Does your communication make a compelling offer to your customers? Do you give them a clear reason to buy from you and not your competitors?




“I’m the king of the world.”

Do you make your customers feel like they are “king of the world?” If you don’t, somebody else will and before you know it your customers will be saying: “I’ll have what she’s having.”




“Carpe Diem, seize the day.”

First-mover advantage usually translates to becoming the leader of the category. If your category is too competitive, start a new category. Dell and FedEx are just two examples. Read Al Reis (start with the “22 Immutable Laws of Marketing”) – the man has written more about the subject than any other, in an easy-to-understand and fun way.




“I’ll be back.”

Are your customers coming back? Are you getting back to your customers in time? Do you meet their expectations? A study of 460 B2B organisations that employed 100+ people, conducted by Strike Force Sales, found that only six percent of Australian companies pick up the phone and respond to a web-generated sales inquiry with a phone call.




“I see dead people.”

Keep your database clean.




“Life is like a box of chocolates, you never know what you’re gonna get.”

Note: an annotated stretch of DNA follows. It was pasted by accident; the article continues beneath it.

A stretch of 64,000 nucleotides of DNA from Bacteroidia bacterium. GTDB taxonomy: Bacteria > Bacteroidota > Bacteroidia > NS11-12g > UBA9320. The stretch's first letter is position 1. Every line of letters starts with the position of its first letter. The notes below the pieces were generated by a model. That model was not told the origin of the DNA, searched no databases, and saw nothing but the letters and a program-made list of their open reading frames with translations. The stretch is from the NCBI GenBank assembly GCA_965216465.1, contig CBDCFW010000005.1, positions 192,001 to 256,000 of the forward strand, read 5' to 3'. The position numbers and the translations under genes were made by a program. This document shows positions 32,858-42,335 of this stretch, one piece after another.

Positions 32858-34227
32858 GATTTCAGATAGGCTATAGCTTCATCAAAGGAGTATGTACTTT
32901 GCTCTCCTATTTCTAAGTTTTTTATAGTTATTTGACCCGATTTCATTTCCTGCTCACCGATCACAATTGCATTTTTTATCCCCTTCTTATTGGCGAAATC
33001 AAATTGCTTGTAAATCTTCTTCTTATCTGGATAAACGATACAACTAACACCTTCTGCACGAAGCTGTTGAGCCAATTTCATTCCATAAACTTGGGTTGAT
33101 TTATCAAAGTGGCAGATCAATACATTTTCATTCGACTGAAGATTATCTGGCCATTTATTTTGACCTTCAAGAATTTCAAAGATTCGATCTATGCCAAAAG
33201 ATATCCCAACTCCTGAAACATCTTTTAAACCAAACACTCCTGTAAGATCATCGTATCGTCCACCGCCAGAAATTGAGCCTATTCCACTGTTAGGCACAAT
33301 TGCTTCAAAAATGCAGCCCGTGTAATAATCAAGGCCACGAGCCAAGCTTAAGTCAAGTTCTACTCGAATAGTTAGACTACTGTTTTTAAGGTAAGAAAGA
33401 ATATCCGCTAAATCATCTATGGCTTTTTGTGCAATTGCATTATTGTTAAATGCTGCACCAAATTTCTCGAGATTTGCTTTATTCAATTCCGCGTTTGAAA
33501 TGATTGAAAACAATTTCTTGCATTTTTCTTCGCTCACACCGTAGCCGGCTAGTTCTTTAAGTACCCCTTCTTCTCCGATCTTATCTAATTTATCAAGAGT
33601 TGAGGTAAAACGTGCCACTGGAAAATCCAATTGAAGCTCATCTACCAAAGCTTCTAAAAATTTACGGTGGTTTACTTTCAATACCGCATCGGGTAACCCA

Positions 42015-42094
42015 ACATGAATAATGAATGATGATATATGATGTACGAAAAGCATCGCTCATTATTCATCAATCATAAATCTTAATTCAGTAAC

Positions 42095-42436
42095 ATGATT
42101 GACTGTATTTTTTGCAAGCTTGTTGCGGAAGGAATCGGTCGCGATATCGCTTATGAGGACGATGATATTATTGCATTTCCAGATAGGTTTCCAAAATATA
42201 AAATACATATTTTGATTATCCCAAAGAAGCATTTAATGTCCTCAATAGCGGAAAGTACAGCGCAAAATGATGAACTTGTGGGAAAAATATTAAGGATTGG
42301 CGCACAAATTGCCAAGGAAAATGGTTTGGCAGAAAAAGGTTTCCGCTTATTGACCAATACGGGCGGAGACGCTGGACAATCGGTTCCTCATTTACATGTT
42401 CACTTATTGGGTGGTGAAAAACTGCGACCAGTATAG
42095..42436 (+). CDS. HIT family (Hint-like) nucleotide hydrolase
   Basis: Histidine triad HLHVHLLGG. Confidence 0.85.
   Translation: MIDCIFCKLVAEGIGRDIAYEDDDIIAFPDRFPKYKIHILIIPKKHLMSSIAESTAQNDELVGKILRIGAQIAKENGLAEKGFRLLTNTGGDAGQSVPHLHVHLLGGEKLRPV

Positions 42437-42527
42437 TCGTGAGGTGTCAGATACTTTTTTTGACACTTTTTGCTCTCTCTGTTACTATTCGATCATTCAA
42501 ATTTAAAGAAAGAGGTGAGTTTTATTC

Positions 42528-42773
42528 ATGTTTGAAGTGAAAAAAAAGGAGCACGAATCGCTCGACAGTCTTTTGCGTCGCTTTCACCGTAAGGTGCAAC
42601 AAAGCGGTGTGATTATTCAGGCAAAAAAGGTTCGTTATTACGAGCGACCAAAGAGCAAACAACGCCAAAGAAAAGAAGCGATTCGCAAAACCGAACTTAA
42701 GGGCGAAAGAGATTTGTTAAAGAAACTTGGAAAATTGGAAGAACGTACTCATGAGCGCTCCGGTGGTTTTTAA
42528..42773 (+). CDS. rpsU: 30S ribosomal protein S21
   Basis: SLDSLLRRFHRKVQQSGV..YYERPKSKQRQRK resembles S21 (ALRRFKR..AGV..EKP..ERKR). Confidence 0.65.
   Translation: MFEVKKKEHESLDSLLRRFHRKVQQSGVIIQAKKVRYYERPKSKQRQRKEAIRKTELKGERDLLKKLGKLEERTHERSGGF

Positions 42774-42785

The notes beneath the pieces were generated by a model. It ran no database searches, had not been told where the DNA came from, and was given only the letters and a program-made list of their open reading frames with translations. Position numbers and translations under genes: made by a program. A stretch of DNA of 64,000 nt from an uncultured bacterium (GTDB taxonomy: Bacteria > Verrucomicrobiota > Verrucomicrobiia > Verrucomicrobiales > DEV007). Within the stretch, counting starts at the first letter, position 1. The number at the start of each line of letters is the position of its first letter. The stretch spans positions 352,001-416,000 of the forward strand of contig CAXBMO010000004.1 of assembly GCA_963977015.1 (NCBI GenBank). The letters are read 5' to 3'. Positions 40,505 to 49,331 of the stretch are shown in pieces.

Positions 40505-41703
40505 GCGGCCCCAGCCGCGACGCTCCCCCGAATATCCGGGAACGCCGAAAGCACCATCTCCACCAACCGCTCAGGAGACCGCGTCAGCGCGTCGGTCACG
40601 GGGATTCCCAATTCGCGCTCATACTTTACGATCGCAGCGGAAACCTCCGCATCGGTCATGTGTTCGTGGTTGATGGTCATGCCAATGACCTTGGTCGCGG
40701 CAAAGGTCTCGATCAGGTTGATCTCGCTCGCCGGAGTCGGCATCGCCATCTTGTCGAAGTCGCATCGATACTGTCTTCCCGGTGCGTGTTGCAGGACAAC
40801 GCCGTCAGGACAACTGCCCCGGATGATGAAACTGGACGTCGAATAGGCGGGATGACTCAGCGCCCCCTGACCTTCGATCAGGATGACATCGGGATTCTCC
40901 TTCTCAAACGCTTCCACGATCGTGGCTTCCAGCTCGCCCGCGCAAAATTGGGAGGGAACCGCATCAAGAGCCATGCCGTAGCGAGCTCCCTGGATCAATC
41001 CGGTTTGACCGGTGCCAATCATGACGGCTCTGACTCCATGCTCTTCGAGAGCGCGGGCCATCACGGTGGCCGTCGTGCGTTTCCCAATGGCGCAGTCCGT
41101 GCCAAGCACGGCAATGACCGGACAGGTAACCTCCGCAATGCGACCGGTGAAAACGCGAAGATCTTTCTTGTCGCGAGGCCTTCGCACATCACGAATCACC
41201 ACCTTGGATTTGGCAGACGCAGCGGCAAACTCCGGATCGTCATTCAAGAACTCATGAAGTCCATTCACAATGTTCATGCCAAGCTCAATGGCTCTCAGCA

Consistency is more important in brand building than ever before. Brand loyalty is a stress-reduction strategy through easier decision making. Your customers better know what they get. A brand has a personality. Personalities don’t really change. Most people are consistent. McDonald’s built a global empire by giving consumers consistency, bringing to food the standardisation of parts, just like Henry Ford did for manufacturing.




“You talkin’ to me?”

Consumers have attitude and lots of it. They are likely to let more people know when they are unhappy with your service then when they are happy with it, the ratio was said to be 12 to 5 – and that was before e-mail, blogging, review sites, and social networking! Be nice, be relevant and be honest or face DIRTY HARRY – the consumer enforcer. “Do you feel lucky punk? Well, do you?”

“May the force be with you.” And if you need some assistance (shameless promotion) call me, the name is Stark. Gene Stark. At your service.

Gene Stark is the principal of Stark Reality a marketing consultancy that provides SMEs with simple, effective and accountable marketing solutions that increase their marketing R.O.I using brand communication disciplines and processes previously only affordable for, large corporations.

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  • Wes Towers

    Love it! Other than the shameless promotion.
    “Your Terrible Muriel”

  • Webgrrl

    i expected to see:

    Jerry Maguire : “Show Me the Money!”


  • Kelly Magowan

    I really like the article and the inspiration it can bring to businesses and employees. Though not sure about “Greed is Good”quote considering the economic climate!

  • FirstDayTraffic

    What about “Young Gun’s”, “I’ll Make you famous!”

  • microsoftexceltrainingcourses

    TV advertisers have only 30 seconds to build rapport with their intended target audience and tell the whole story.